SPRINKLE: I was surprised by how aware and in touch people there were. I expected it to be more like in some of the movies, you know. But Austin has a great population of artists and interesting, aware people. Bonnie Cullum, the woman who keeps the VORTEX [Repertory Company and Planet Theatre] going is brave, and it's not easy for her. Being a nonprofit and having controversial edgy artists there. I hope that people, if they don't come to my show or Quentin's show, I hope they just come to some show there, just to help her stay afloat because she's certainly making Austin an more interesting place. Quentin, Bonnie is a really great lady. You're really going to like her.

CRISP: I've been to Texas before. Yes, I've been to San Antonio. When I told the audience I knew it was the birthplace of Joan Crawford, they burst into applause.

AC: You know how to win a crowd.

SPRINKLE: I think it's nice that Texas will have us.

CRISP: That's wonderful, yes.

SPRINKLE: And you go to San Diego a week after I go, right?

CRISP: Oh yes. I love San Diego. It's quite mysterious. All the coast of California is always shaking or burning or sliding or flooded, but San Diego is always a calm, cool summer. All the year round. A wonderful place.

SPRINKLE: I saw your book in the bookstore. How is your book doing?

CRISP: That does quite well because I'm now sold into slavery to an English policeman who runs a firm called Authors on Tour. So I sign books at various places for him. And I've discovered a phenomenon: books with crumbs in them. You see, bookshops in England are very solemn places, very quiet. And reading is a scholarly profession. But in America, every bookstore has a cafe, and you say, "My feet are killing me. Let's go in here and have a bagel or a cup of coffee. And while you're eating them, I'll read to you." That makes reading into a pleasurable, a lighthearted occupation. [This] is also [true for] the profession of writing. You no longer have to write literature; you can write any old thing and people will read it.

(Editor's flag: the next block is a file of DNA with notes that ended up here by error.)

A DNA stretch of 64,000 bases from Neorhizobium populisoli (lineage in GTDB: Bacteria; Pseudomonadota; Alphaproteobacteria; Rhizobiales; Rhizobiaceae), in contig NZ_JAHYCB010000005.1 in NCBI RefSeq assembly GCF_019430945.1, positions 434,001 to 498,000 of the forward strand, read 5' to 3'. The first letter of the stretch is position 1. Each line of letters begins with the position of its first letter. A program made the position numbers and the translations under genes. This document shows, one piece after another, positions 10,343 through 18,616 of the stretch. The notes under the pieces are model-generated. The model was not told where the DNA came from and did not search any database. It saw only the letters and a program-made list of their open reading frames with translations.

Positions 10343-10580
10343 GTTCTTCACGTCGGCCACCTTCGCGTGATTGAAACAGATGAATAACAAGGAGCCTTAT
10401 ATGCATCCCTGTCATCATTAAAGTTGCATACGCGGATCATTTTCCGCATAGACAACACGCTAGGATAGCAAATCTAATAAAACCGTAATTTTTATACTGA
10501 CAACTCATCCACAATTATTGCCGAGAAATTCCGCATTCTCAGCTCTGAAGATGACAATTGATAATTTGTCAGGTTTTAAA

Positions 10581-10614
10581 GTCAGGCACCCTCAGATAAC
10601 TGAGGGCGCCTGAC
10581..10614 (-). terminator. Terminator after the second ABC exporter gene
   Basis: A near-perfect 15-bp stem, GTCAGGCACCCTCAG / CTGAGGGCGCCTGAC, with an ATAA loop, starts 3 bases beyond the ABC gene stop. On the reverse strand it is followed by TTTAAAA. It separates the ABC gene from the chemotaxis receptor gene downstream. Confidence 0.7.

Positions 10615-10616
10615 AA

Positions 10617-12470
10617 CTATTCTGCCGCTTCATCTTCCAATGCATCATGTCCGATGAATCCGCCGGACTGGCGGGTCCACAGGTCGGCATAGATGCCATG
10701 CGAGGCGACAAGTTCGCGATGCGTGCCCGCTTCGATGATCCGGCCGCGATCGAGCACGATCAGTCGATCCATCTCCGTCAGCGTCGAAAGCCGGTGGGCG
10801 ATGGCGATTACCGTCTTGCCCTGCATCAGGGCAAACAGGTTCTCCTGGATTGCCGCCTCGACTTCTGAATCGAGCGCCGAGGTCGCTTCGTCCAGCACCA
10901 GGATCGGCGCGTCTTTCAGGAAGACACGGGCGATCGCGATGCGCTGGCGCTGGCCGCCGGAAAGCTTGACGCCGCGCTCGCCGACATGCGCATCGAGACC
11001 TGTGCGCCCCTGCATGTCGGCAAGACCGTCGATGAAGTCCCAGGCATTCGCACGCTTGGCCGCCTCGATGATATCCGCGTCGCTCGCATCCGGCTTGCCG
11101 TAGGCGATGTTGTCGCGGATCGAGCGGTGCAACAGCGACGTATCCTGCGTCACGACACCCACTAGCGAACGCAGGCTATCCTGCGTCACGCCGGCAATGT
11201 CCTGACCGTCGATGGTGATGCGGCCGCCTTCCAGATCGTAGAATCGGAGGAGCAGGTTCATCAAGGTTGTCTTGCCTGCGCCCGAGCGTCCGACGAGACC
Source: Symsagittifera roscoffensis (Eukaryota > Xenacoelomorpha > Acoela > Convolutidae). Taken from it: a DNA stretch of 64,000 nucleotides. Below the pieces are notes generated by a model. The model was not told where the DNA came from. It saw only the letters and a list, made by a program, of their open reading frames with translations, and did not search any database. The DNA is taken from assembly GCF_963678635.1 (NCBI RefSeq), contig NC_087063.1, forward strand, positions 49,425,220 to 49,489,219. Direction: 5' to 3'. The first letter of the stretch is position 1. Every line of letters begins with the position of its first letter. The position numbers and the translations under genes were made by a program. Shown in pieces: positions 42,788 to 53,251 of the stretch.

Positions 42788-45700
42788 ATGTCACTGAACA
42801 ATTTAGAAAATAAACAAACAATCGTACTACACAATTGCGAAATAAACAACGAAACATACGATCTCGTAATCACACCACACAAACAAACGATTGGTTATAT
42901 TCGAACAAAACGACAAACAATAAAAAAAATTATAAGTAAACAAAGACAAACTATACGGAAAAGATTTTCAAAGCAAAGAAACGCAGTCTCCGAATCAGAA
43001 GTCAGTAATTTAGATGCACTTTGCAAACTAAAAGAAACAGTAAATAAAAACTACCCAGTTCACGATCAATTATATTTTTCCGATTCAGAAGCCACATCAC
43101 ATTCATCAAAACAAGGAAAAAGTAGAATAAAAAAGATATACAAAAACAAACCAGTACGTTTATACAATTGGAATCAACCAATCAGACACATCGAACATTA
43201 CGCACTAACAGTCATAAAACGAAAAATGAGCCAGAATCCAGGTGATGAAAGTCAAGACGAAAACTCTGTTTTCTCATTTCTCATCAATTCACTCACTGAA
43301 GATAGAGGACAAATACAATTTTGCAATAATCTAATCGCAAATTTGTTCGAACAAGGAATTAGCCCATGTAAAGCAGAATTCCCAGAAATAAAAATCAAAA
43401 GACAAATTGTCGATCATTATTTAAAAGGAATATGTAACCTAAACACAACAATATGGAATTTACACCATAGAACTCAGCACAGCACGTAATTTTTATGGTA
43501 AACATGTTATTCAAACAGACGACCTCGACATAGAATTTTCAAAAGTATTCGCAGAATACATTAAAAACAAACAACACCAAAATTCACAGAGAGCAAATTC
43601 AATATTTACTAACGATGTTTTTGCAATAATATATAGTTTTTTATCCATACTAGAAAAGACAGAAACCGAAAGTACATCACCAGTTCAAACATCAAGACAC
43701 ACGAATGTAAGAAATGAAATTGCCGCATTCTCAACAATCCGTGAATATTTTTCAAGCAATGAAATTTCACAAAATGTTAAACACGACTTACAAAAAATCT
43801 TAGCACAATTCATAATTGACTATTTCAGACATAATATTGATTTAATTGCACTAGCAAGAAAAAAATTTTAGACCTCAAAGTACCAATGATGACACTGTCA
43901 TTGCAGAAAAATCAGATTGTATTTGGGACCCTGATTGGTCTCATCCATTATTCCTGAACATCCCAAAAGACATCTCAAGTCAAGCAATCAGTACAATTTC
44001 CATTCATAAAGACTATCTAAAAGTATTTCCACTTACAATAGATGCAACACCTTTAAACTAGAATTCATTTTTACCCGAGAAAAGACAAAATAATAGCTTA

SPRINKLE: I'm really excited because my book just came out, and I'm doing signings. I was just at Borders in Santa Monica, and I believe you were there.

CRISP: That's right, yes, I went to Borders.

SPRINKLE: You see, we travel the same circles now. I would love to show you my book. Books are so much nicer than reading on computer, so I don't think they'll ever go out of style. Do you, Quentin?

CRISP: Well, I went to the great librarians' convention in Chicago, and when I was going up onto the platform to speak, the man who got me there said, "Try not to say that books are a mistake."

SPRINKLE: And did you?

CRISP: I said, "I've been forbidden to say books are a mistake." But I don't read books now. I wait for it all to be on television.

SPRINKLE: I just saw you in a movie. You're all over the place.

CRISP: Yes, if you want not to be in a movie, you have to keep moving. For if you stand still for a moment on the Lower East Side of Manhattan, someone comes up and says, "Would you like to be in our movie?" I try never to say no to anything, but I've now discovered the alternative to "no." You say, "I am not worthy." And that's the nice edition of "no." "No" is unkind, but "I am not worthy" is nice.

SPRINKLE: You're so polite.

CRISP: Well, I try to be because I feel I have to give something back to America. If I, who am only English, am allowed to live in America, what do I give in return? I can't endow a hospital or build a wing onto a hospital, anything like that. So I can only give my infinite availability.

SPRINKLE: Boy, England must be really sorry that you're gone.

CRISP: Well, I come back again from time to time.

SPRINKLE: I wish they'd let me go there.

CRISP: They didn't like me in England. They were glad to see me go. Now I think they regret it.

Well, maybe they'll have me one day.

CRISP: The whole world will be one soon, and then it won't matter.

This interview by Robert Faires first appeared in the Austin Chronicle, volume 17, issue 44, on July 10, 1998. Used by permission.

Photographs copyright © 2002 by Julian Cash. All rights reserved. Used by permission.

Site Copyright © 1999–2014 by the Quentin Crisp Archives
All rights reserved.